Adapting the home to the continuum of care is not a new concept. Hospice has effectively incorporated the patient’s home for end-of-life and palliative care for many decades now. Perhaps Hospice and similar programs may provide a model for how a “heal in place” paradigm might work.
As a model, hospice has much to offer. For one, hospice is incredibly “patient centered,” adapting care initiatives to the individual’s environment, capabilities, social, spiritual and personal needs. Even the patient’s hopes and expectations are folded into the care plan. Additionally, “The ‘front line’ of care has always been provided by family and friends for a great majority of patients.” In this model “Clinicians who understand and encourage helpful family involvement in patient care can bolster and be assisted by rather than feel interrupted by and undermine this important source of care.” In addition, the clinician who is aware of the burdens of care, and can direct the caregiver to a source of support, will help foster quality of life for patients and families. The medical professional can uniquely guide and provide sources of care…in all four elements of physical, psychological, social and existential experience. The importance of interdisciplinary teams for this care cannot be overstated. A “heal in place” program would essentially build on these elements of hospice only from a curative rather than palliative care plan.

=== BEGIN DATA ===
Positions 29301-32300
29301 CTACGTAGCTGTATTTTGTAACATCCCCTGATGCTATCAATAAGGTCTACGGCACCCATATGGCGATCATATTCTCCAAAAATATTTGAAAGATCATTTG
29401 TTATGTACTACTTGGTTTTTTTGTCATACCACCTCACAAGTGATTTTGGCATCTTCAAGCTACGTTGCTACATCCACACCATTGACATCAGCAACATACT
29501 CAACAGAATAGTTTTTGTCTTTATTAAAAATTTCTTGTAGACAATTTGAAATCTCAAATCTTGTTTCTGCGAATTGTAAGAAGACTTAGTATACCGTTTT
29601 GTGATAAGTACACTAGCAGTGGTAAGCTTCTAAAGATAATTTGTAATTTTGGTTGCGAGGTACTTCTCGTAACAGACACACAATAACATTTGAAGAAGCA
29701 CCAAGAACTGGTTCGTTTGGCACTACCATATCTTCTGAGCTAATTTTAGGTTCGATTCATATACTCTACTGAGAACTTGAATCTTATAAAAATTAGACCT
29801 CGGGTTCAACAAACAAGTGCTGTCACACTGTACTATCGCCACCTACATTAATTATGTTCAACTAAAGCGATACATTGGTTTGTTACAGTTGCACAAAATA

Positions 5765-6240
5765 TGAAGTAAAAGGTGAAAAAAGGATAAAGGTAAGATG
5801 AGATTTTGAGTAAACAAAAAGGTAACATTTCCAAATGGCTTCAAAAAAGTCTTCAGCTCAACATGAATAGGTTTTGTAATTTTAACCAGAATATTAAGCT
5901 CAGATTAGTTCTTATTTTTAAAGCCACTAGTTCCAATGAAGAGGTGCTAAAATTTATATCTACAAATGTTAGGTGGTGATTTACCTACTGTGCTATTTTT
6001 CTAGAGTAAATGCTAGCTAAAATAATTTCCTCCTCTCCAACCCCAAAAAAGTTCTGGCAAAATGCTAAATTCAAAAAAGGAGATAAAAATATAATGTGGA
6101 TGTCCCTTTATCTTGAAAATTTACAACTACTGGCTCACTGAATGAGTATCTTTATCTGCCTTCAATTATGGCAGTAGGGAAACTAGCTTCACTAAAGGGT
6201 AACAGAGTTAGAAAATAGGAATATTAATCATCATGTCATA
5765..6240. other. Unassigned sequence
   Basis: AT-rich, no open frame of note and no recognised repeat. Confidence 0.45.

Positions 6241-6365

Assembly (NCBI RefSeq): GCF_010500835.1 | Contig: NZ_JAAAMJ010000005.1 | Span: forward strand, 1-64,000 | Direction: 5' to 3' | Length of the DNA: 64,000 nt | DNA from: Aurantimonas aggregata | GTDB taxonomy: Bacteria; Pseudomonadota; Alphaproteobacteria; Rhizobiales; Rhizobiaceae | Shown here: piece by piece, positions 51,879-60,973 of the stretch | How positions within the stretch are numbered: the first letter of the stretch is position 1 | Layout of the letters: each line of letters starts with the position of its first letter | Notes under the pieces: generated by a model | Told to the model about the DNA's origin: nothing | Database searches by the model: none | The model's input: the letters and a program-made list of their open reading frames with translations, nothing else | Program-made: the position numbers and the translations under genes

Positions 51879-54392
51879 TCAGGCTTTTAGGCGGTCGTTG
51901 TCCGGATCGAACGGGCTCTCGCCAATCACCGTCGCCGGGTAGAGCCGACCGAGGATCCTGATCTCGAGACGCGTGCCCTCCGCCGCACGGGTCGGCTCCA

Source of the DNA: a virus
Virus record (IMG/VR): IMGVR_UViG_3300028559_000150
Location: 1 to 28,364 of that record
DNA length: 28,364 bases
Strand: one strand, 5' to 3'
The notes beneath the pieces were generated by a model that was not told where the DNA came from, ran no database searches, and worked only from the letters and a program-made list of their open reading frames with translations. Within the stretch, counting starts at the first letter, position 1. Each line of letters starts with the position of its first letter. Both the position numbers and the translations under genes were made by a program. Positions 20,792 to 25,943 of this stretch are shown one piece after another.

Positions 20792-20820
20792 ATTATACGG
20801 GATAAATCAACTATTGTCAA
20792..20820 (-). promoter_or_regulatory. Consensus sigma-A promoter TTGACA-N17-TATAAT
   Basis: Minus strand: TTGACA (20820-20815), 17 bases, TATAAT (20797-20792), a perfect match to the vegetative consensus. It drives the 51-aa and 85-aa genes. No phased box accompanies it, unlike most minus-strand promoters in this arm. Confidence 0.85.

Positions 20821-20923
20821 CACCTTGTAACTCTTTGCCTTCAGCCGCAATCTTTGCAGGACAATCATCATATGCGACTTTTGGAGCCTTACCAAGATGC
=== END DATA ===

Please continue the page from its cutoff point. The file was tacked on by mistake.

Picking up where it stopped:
A quote from an article by Johanna Turner on the American Hospice Foundation website remarks “Hospice care is medicine’s finest example of patient self-determination and family empowerment. It’s about listening first, then finding ways to make each day be what you and your family want it to be.” It seems to me that this is the leading impetus behind healthcare reform and might work well for living with disease and managing health as well.